And -- and I said, who the hell is Peter Billingsley? And they said, Ralphie, from A Christmas Story. And I said, why is Ralphie from A Christmas Story in my office? And we're walking towards my office.

STU: Uh-huh.

GLENN: And they said, he's really fascinating. He really wants to meet you. Door open. I walk in. Hey, Peter!

Okay? I know nothing about his life.

STU: Or what you're doing in the meeting.

GLENN: Or what I'm even doing in the meeting. I'm just there by myself, with Peter Billingsley, and he looks like a grownup Ralphie, which he is.

STU: Which people used to say about you. People used to say, you look like a grownup Ralphie. I don't know if they still say that.

GLENN: No. They don't. No, they don't.

So Peter was there. And I said, hey, Peter. You know, feeling kind of bad for him.

STU: You're thinking, this guy worked as Ralphie. That was it, now he's I don't know. Flipping pancakes at the Waffle House.

STU: Sure.

GLENN: And I said, so what -- what -- what have you been doing lately?
(laughter)
And he just -- he said, well, we just finished Ironman. And I was like ah. I've got to reevaluate everything I've got to say to you.

STU: He was the executive producer of Ironman.

GLENN: Yeah. So now he has a new movie out. He has a new movie out.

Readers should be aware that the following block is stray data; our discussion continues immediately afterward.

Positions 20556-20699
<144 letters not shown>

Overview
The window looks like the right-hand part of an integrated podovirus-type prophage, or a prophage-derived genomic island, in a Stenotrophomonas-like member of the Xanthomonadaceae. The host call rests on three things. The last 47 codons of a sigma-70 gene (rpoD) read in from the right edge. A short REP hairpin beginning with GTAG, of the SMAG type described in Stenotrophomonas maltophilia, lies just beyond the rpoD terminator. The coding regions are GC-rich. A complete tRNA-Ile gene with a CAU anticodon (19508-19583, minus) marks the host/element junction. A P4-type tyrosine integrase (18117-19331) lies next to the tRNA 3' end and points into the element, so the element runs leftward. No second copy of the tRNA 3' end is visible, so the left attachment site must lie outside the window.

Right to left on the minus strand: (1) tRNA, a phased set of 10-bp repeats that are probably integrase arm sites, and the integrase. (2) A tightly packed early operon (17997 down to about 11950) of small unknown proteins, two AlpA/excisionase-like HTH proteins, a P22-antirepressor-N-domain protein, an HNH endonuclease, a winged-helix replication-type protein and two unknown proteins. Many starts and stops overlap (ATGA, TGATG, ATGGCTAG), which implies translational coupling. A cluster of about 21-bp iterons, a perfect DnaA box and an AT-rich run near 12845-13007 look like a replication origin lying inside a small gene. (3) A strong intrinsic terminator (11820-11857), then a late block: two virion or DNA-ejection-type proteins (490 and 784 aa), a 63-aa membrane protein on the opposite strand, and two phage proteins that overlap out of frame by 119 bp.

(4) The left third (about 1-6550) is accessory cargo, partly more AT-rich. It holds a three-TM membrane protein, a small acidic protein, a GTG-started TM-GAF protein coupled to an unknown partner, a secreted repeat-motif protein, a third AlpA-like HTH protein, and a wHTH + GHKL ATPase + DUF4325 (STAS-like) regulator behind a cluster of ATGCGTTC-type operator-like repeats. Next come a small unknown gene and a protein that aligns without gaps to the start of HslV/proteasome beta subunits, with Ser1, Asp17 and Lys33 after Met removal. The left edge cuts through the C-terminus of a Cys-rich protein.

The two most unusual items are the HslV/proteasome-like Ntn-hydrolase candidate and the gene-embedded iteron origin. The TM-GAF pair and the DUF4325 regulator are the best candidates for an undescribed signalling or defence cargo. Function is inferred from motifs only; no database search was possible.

STU: Yes, he does.

GLENN: And he's playing Ralphie.

STU: Yes. He's excited.

GLENN: I think that's awesome.

STU: I'm a person that absolutely loves that movie. And I know it's not necessarily universal. But it's a Christmas classic. Christmas story, which they've done a bunch of stuff on that. They have a Broadway show for a while.

GLENN: It was really good.

STU: Oh, you saw it?

GLENN: Oh, I saw it. I went with Peter.

STU: Of course you did. Of course you did, you jerk. I went to a Christmas story with Ralphie. Your life is too good. It's better than you deserve. That's what I will say.

GLENN: It really is. It really is.

STU: It really is.

But he -- they're actually doing a sequel to it with Ralphie grown up, hosting his own Christmas.

GLENN: It looks fantastic.

STU: It looks really cool.

GLENN: And I think it's the same mom.

STU: Yeah. I think you're right. And it's coming out, this week, on HBO Max I believe. I don't know if it's in theaters as well. Which, I don't know. I'm excited about it.


GLENN: I did not see Yellowstone last night, which is something that may have improved my mood a little bit.